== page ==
School children in Gilgit, Pakistan use a hands-free handwashing station installed by AKAH. In the context …


Students develop healthy hygiene protocols for their home and school as part of AKAH’s WASH behaviour change …


Since 1997, AKAH’s Water and Sanitation Extension Programme has worked to improve access to safe drinking …


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A student presenting her group’s thoughts on hygiene protocols to be followed in her school during a WASH training session conducted by AKAH in Pakistan.


Community-Managed WASH Infrastructure

Through our flagship Water and Sanitation Extension Programme (WASEP) we are working to build resilient, community-managed WASH infrastructure. Initiated in 1997 to expand water supply in rural areas in northern Pakistan, we have expanded the model to urban and rural settings across our countries of operation including in Afghanistan with the support of PATRIP Foundation and Tajikistan with the support of the SDC and USAID.

WASEP provides water supply and sanitation infrastructure services to local communities and helps prevent water-borne diseases by promoting improved hygiene and sanitation practices. Our technical experts and engineers design the systems and specialise in solutions to provide reliable access to services in remote mountain areas with harsh winters. We provide non-local materials, skilled labour, training, and health and hygiene education.

 In Gujarat, India, villagers learn that proper handwashing can prevent illness and disease.

AKDN / Christopher Wilton-Steer

Sanitation and Waste Management

In India, we have been implementing a comprehensive Environmental Health Improvement programme, focusing on water and sanitation. since 1995. We often work with government initiatives including the Government of India’s Swachh Bharat Mission (Clean India Mission). In particular we work with communities to build and improve sanitation facilities and promote better hygiene behaviours in homes.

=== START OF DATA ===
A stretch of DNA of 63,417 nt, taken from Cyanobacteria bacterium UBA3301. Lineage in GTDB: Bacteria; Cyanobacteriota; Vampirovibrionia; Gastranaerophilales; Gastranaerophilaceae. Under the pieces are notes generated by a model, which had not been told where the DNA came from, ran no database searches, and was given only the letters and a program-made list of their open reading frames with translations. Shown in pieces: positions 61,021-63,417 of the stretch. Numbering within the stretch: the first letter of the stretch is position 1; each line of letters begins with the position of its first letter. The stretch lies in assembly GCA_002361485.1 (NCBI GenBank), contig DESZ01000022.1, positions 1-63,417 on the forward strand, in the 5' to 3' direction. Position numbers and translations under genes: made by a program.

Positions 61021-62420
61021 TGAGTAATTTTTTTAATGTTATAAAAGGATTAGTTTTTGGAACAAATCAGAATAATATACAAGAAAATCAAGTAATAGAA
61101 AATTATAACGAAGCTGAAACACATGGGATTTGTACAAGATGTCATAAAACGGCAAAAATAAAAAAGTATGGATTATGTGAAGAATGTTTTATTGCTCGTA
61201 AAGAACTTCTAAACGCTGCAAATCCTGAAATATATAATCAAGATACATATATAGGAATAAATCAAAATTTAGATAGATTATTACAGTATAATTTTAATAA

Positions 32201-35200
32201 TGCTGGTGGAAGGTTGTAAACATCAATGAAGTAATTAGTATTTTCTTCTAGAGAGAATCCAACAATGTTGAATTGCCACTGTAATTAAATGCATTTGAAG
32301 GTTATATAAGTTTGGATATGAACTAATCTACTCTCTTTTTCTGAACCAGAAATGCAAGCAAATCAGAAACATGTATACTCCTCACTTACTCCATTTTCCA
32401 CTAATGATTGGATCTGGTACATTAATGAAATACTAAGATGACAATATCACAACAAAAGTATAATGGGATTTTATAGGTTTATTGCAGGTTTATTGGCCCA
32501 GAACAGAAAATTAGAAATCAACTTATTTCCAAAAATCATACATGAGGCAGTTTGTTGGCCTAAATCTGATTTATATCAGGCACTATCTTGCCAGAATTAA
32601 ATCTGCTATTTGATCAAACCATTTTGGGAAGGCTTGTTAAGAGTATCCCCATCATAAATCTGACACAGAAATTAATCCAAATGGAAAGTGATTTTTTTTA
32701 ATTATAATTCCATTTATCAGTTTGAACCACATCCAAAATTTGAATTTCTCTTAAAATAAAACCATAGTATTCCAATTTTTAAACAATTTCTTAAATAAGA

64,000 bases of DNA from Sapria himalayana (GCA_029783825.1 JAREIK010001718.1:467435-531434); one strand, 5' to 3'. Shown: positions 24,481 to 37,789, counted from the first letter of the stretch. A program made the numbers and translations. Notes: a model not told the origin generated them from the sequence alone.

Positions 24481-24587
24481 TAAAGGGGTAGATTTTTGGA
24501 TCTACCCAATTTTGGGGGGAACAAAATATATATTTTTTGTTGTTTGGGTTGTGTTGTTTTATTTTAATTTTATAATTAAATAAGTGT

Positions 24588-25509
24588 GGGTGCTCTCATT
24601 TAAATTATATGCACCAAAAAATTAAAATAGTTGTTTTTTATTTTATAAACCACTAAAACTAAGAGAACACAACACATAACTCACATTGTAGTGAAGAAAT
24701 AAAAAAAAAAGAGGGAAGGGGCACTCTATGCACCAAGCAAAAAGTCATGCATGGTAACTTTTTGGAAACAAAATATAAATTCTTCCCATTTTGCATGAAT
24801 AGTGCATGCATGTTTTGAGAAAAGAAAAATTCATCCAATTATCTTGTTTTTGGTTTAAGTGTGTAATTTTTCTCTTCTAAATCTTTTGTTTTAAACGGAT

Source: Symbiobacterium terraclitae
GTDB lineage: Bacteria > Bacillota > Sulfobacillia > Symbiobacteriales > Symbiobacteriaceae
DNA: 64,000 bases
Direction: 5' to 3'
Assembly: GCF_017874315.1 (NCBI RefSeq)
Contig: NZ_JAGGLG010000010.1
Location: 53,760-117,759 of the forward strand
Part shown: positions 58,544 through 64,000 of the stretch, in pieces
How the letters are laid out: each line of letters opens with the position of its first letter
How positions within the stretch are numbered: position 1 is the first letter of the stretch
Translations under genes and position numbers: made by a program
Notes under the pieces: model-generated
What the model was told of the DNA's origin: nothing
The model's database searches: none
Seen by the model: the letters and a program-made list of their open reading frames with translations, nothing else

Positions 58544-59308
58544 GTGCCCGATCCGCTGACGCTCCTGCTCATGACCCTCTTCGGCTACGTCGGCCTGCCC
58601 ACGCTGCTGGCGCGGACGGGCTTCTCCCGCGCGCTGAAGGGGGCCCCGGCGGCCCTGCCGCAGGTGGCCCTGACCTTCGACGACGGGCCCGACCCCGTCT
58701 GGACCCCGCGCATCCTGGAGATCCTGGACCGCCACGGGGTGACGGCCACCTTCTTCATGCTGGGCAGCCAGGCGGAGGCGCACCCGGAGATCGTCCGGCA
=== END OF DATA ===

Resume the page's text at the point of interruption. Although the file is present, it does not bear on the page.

We promote adapted designs and on-site technical assistance for sustainable construction and use of sanitation facilities integrating water conservation, hygiene behaviour change campaigns and waste management. We have built over 60,000 sanitation systems.

School sanitation is another key focus area and we reach more than one million people through school and community hygiene programmes in India.

Building on this experience, we are expanding our community-led sanitation programmes across all our countries of operation, integrating solid waste management initiatives promoting sorting, recycling and reuse. We have developed a compendium of technical solutions for rural and urban sanitation to promote wider adoption of new technologies and efficient decentralised system solutions across India and beyond.

Children using a drinking water station constructed in their school by AKAH Pakistan with support from the European Union.


Enhancing Water Security and Resilience

To address long-term water security, we are working with communities to map and model water resources, introduce water conservation and recharge measures, and strengthen water management and governance. We apply nature-based solutions using tree plantation for water conservation and wastewater treatment to build resilience and combat climate change.